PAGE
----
by Tim Hall
Millions of avid fans followed Mark McGwire's historic
home run chase in 1998. The record he pursued was a
hallowed one: the single season home run record.
Roger Maris had broken Babe Ruth's mark when he hit 61
in 1961. Many felt that was a mark that would never be
Two players chased Maris' feat in 1998. Sammy Sosa and
McGwire leapfrogged over each other into the lead
throughout the season.
As McGwire stood on the threshold of setting a new
record, the nation held its collective breath. (Barry
Bonds would go on to break McGwire's record with 73
dingers in 2001.)
This past Monday, McGwire admitted what has been widely
thought for the past few years: He used performance
enhancing drugs during that part of his career. No,
they had not yet been banned by professional baseball,
but U.S. law made them illegal without a doctor's
"Wait," someone might interrupt, "McGwire didn't lie
about it." When he testified before a congressional
committee in March 2005, he refused to say anything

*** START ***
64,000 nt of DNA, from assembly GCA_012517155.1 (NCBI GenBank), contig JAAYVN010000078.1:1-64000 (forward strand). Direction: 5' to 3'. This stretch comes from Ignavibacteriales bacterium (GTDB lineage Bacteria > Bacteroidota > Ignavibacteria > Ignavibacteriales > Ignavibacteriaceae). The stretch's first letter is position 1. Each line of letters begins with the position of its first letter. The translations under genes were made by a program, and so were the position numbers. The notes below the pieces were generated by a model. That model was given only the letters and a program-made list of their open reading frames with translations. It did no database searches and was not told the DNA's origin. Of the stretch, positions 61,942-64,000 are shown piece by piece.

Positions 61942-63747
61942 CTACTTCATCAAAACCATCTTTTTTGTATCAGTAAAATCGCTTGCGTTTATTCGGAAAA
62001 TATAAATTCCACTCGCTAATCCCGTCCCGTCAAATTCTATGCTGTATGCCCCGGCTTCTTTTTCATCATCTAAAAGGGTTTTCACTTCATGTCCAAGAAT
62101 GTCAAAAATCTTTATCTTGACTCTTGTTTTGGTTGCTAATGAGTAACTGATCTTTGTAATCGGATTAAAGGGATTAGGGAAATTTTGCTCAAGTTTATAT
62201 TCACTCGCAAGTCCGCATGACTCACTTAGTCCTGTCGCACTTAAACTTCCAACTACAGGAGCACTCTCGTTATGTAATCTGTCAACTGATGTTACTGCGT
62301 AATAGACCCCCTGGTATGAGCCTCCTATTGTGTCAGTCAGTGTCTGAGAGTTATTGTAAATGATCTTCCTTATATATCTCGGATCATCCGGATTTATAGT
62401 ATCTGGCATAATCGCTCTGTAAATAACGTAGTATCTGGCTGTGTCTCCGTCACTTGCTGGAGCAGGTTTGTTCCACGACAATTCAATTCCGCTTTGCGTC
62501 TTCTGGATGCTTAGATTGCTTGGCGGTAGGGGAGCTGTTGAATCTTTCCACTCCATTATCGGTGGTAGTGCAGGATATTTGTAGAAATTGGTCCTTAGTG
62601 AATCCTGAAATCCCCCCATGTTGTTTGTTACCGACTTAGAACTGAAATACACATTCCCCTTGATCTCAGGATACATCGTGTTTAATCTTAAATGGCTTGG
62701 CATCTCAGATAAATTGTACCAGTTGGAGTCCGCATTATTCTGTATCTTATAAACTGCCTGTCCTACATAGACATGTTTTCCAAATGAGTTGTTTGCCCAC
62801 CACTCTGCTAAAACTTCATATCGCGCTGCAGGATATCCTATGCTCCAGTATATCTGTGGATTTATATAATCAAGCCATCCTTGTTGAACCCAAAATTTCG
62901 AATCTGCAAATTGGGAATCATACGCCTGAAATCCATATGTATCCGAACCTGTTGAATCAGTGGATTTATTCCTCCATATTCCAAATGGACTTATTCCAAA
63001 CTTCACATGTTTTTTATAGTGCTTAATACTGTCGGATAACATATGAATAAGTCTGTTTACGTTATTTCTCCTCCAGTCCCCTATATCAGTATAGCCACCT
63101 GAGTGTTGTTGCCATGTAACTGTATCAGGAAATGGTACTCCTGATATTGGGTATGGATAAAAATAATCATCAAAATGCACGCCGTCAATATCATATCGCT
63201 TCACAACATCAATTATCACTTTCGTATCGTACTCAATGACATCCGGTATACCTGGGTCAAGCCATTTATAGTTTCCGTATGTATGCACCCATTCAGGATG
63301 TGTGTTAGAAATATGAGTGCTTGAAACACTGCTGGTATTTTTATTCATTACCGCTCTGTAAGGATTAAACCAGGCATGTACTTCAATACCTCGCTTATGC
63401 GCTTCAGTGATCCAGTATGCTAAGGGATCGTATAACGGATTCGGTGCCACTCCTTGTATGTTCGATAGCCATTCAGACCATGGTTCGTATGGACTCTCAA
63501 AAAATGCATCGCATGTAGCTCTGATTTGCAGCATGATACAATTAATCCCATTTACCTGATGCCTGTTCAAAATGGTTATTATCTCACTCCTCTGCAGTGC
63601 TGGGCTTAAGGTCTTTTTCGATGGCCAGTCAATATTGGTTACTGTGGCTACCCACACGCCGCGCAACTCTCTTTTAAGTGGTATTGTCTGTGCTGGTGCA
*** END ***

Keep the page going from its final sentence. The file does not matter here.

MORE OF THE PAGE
about the charge that he used banned substances. Other
players testified that they never took any of those
drugs, and some of them are now facing charges for
committing perjury. But not McGwire.
Is it not a lie when we live as if we're not doing
anything wrong, when we know we are? Does one have to
lie with his lips in order for it to be categorized as
Jesus had strong words for those whose lives don't
match their claims: "Woe to you, scribes and Pharisees,
hypocrites! For you devour widows' houses, and for a
pretense make long prayers. Therefore you will receive
greater condemnation" (Matthew 23:14, NKJV).
These leaders regarded themselves as the epitome of
religious fervor. But an inspection of their deeds
revealed glaring inconsistencies. Their mouths said all
the right things, but their actions didn't.
Paul was careful to maintain his integrity. He wrote
how he planned to transport the funds given for the
relief of those in Judea: "For we are taking pains to
do what is right, not only in the eyes of the Lord but
also in the eyes of men" (2 Corinthians 8:21, NIV).
Paul knew that people often deceive one another. No
one, though, can deceive God.
Here's the way to test our actions: "And whatever you
do, do it heartily, as to the Lord and not to men,
knowing that from the Lord you will receive the reward
of the inheritance; for you serve the Lord Christ"
"I wish I had never touched steroids," McGwire said on
Monday. So do we, Mark. So do we.